Secretary of Defense Chuck Hagel talks with U.S. Marine Lance Cpl. Arron Corona Sunday while he works on a MRAP vehicle at Camp Bastion in Afghanistan. (Mark Wilson / AFP via Getty Images)
CAMP LEATHERNECK, AFGHANISTAN — U.S. Defense Secretary Chuck Hagel on Sunday offered troops a rare glimmer of hope on the department's financial woes, saying a possible budget agreement back home could ease the automatic spending cuts that have hit the military hard.
Wrapping up a two-day visit to Afghanistan before stopping in Pakistan on Monday, Hagel told Marines at Camp Leatherneck that an emerging deal would restore some money to the Pentagon this budget year.
Hagel's time in Afghanistan was perhaps most notable for something he did not do — meet with President Hamid Karzai, who has rankled the U.S. by refusing to sign a bilateral security agreement before year's end.
The visit to Pakistan will be significant, too — the first by an American defense secretary since Robert Gates in early 2010. Relations between the two countries have seesawed over tensions about drone strikes and military operations along the Afghanistan-Pakistan border.
Service members repeatedly have quizzed Hagel about the budget and the potential effect on the military. But his response to a questions Sunday sounded a more optimistic tone than he has used for months.
At the same time, he said that whether or not the deal goes through, insuring that troops are ready for combat will continue to be a priority.
The automatic spending cuts, if they continue unchanged, would slice $52 billion from the department's budget in the fiscal year that began Oct. 1.
Officials have said U.S. lawmakers are negotiating a deal that could restore between $10 billion to $25 billion each year, for the next two years, to defense spending.
Hagel said the possible deal could give the department two years of budget certainty. Defense and military officials have complained often that the past two years of congressional wrangling over the across-the-board cuts has made it difficult for the Pentagon to plan or handle contracts.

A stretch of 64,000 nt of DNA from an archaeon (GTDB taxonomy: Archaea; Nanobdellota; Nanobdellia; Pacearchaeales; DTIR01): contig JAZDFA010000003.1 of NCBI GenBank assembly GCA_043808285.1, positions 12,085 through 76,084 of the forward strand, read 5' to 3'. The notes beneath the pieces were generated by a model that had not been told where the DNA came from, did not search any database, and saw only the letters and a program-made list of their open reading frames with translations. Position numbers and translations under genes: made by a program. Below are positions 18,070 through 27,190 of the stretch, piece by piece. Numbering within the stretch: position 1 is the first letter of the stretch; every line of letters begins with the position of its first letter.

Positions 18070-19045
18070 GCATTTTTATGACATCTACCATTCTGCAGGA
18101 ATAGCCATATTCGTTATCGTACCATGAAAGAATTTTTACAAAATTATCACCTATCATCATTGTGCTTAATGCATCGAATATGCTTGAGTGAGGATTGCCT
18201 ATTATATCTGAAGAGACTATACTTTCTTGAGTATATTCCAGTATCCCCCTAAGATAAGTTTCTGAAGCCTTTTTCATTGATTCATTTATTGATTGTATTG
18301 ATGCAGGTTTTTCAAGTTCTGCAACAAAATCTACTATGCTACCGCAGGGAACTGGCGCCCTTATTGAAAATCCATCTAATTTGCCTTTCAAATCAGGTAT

"I want to reassure you that we will take care of our troops first, our families, we will fund completely the priorities of our missions and you will get everything you need to do your mission," Hagel told the Marines.
Hagel traveled to southern and southwestern Afghanistan, meeting with commanders and local Afghan leaders for updates on the fighting season and the transition of the nation's security to Afghan forces.
He spoke to about 150 troops at Camp Leatherneck and to about that many soldiers at the huge U.S. military base in Kandahar.
Karzai visited Iran on Sunday, but he was in Kabul, the capital, when Hagel arrived Saturday. The slight by a senior U.S. official made clear the Obama administration's pique over Karzai's unwillingness to sign the stalled security agreement.
Karzai is holding up a pact that Washington and NATO officials say is critical to the plan to keep thousands of forces in Afghanistan after 2014 for a training and counterterrorism mission. He says he wants his successor to decide after Afghanistan's April elections.
Explaining his decision, Hagel said he did not think there was much he could add to what is already a straightforward U.S. message. The U.S. wants the agreement signed by year's end, although Hagel suggested a cutoff date could come as late as February when NATO ministers gather for a meeting in Brussels.
According to a senior defense official, Afghan leaders and military commanders told Hagel during his Sunday meetings that they want the agreement signed promptly because they need continued U.S. and coalition assistance.
The Afghans now conduct the bulk of the fighting missions, with the U.S. and coalition troops watching, giving advice and training and providing needed logistical and medevac support.
The Afghan leaders told Hagel that while they have much of the equipment they need, they rely on the coalition to provide the training and infrastructure for repairs and maintenance, said the official, who was not authorized to discuss the private meetings publicly and spoke only on condition of anonymity.
Karzai tentatively has endorsed the agreement and a council of tribal elders, the Loya Jirga, has said it should be signed by Jan. 1, as the U.S. has demanded.
Without a signed agreement, all U.S. troops and foreign forces would leave at the end of next year.